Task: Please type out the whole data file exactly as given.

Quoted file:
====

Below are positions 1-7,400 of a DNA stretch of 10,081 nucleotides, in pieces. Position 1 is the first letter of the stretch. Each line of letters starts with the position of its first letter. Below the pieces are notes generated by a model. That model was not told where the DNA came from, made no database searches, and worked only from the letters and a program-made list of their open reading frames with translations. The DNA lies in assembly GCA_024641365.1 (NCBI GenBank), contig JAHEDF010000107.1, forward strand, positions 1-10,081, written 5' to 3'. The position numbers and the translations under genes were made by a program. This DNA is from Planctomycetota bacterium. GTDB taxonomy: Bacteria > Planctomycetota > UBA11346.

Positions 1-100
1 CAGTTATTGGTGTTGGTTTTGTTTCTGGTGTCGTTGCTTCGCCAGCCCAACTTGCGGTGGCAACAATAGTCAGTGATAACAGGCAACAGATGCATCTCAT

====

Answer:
Below are positions 1-7,400 of a DNA stretch of 10,081 nucleotides, in pieces. Position 1 is the first letter of the stretch. Each line of letters starts with the position of its first letter. Below the pieces are notes generated by a model. That model was not told where the DNA came from, made no database searches, and worked only from the letters and a program-made list of their open reading frames with translations. The DNA lies in assembly GCA_024641365.1 (NCBI GenBank), contig JAHEDF010000107.1, forward strand, positions 1-10,081, written 5' to 3'. The position numbers and the translations under genes were made by a program. This DNA is from Planctomycetota bacterium. GTDB taxonomy: Bacteria > Planctomycetota > UBA11346.

Positions 1-100
1 CAGTTATTGGTGTTGGTTTTGTTTCTGGTGTCGTTGCTTCGCCAGCCCAACTTGCGGTGGCAACAATAGTCAGTGATAACAGGCAACAGATGCATCTCAT